Israel’s army was the first in the world to introduce mandatory military service for both men and women in 1949, but almost seven decades later it’s still an old boy’s club.
But some women are making great strides in IDF, especially the women of the Home Front Command’s Medical Department under the command of Col. Dr. Olga Polyakov, chief surgeon of the Home Front Command.
As a record number of women continue to draft into combat units in the IDF, their preferred combat unit is the Home Front Command, which according to military figures had 30% of the overall available female combat personnel requesting the unit. Border police came in second, with 20% of overall demand.
Polyakov, originally from Ukraine, drafted into the IDF in 2002 and was promoted to her current position as the top medical officer for the Home Front Command last year. The 45-year-old mother of two girls has served in various leading roles in the army, but as the leading officer, she is responsible for hundreds of soldiers.
The Home Front Command’s Medical Department is a unique department which has two roles. On the one hand, it is responsible for providing medical treatment to all troops in the command, while on the other hand, it is responsible for preparing all civilian medical centers in the country for emergency scenarios like war.
When The Jerusalem Post
met with Polyakov in September, she was preparing several large-scale exercises, including an intensive drill simulating a mass casualty chemical event at Assuta Ashdod Medical Center, Israel’s latest public hospital.Lt.-Col
. Merav Shavi-Sultan, head of the Hospital Preparations Department in the Home Front Command, organized the drill, which tested how effectively the new hospital transitions from routine operations into a mass casualty mode and how effective their triage and treatment plan is.
“Today, I want to make sure that all hospitals are ready. To make sure that in regular days that the hospitals are prepared for any incident,” Shavi-Sultan told the Post
in early October ahead the drill.
Shavi-Sultan told the Post
that when she enlisted, she wasn’t sure what her future held, but over the years she has come to realize that it was the best choice.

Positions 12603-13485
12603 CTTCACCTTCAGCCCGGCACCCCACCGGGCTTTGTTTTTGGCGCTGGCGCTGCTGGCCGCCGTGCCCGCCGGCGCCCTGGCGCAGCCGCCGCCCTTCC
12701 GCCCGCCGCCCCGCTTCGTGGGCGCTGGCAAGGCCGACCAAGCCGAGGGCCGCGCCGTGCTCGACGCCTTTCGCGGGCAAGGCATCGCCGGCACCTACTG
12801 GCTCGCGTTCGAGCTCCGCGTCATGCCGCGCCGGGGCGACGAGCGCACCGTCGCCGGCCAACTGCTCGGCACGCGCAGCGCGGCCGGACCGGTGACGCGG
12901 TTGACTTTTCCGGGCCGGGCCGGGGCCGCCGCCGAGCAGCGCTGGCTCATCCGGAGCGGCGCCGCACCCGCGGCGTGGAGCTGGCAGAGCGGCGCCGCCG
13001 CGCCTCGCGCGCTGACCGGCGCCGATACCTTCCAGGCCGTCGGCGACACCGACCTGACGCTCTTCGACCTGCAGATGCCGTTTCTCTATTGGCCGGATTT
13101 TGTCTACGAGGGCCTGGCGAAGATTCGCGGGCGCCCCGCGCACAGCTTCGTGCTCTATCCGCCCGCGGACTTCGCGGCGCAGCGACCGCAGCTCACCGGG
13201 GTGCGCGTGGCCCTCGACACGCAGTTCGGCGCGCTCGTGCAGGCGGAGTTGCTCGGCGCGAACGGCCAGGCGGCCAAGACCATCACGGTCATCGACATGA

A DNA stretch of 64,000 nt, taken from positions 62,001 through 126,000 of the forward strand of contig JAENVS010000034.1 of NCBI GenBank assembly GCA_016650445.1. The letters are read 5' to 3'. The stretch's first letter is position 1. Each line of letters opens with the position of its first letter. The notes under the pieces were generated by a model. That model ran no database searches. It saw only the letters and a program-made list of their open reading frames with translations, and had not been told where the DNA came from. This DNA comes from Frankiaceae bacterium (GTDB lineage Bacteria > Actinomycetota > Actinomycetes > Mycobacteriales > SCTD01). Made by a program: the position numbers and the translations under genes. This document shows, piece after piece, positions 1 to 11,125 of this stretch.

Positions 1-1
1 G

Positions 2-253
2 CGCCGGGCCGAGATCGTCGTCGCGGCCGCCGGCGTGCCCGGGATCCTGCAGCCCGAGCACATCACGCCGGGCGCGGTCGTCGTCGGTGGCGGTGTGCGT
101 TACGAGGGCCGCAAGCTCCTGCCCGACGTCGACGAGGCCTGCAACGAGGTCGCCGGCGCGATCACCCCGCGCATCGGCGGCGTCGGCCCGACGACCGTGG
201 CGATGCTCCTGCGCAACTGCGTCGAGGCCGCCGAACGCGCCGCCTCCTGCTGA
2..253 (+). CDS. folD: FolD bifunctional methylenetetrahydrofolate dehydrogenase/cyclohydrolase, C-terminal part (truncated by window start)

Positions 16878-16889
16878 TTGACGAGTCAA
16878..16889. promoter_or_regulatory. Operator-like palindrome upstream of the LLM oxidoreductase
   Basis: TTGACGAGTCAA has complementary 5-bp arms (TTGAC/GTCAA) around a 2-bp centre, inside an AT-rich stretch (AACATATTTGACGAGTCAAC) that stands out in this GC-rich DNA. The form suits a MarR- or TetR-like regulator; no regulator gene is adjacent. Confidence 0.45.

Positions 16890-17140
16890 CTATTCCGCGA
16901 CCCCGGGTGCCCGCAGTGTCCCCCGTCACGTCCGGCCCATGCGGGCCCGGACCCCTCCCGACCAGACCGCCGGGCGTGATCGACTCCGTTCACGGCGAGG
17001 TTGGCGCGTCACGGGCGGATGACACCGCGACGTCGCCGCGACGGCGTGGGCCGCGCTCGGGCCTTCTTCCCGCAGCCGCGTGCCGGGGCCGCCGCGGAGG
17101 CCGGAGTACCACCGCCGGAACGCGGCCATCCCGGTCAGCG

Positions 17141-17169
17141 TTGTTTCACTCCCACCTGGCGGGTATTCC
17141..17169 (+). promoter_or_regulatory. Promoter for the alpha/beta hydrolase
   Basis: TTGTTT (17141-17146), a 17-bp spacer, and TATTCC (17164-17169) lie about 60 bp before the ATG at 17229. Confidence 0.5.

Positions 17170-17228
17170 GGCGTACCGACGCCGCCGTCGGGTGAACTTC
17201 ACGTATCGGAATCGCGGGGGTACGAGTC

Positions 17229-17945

“[I] had more in me than I thought I had,” she said. “I [learned] that I had the ability to influence, and to change. There is nothing you can’t do. If you give yourself a target you are able to get there. The army gives you the chance to do what you want to do, and supports you. No one will try to stop you. There are no words such as ‘no’ as long as you can put your mind to it.”
With only women in the Home Front Command’s Medical Division, “it shows that there is absolutely no difference between men and women,” Shavi-Sultan said. “We are all women and you can see how many people are proud of that and how women are breaking through the glass ceiling.”
Like Polyakov and Shavi-Sultan, 32-year-old Maj. Zohar Dadon is operations officer in the Home Front Command Medical Department and also the first woman to hold her position.
“We are special because we are all women in our division,” Dadon told the Post
, adding that Polyakov is a major role model for soldiers.
“I really admire her. She’s doing things that other women haven’t done. She’s held so many positions and is the first woman to hold this rank,” she said.
Dadon, who drafted into the IDF in 2004, said she knew she wanted to be an officer since she was a teenager, to be a role model for the soldiers under her command.
“You have dilemmas along the way, to get out and do something else. But I always knew what I wanted, I mean I had a few times that I wanted to leave the army and be a lawyer but I chose to stay in the army,” she said.
“I am like the parents of my soldiers, I am responsible for them. Whenever my soldiers are discharged, they tell me how strong and how powerful a woman I am,” Dadon added.
But serving in a senior military position as a divorced mother of two daughters aged five and half and six and a half, “is a challenge. I’m not like any other mother. I know it, I feel it.”
With her ex-husband also serving in the IDF, her children “don’t know anything else,” she said, adding that it gives them good role models who serve their countries.
“They were born to army parents, they see the army 24/7 around them,” Dadon said. “But it’s good for them to see their parents serving their country and give themselves to something really important. But I have to pay a personal price. I can’t pick up my children from pre-school but I give them something else.”
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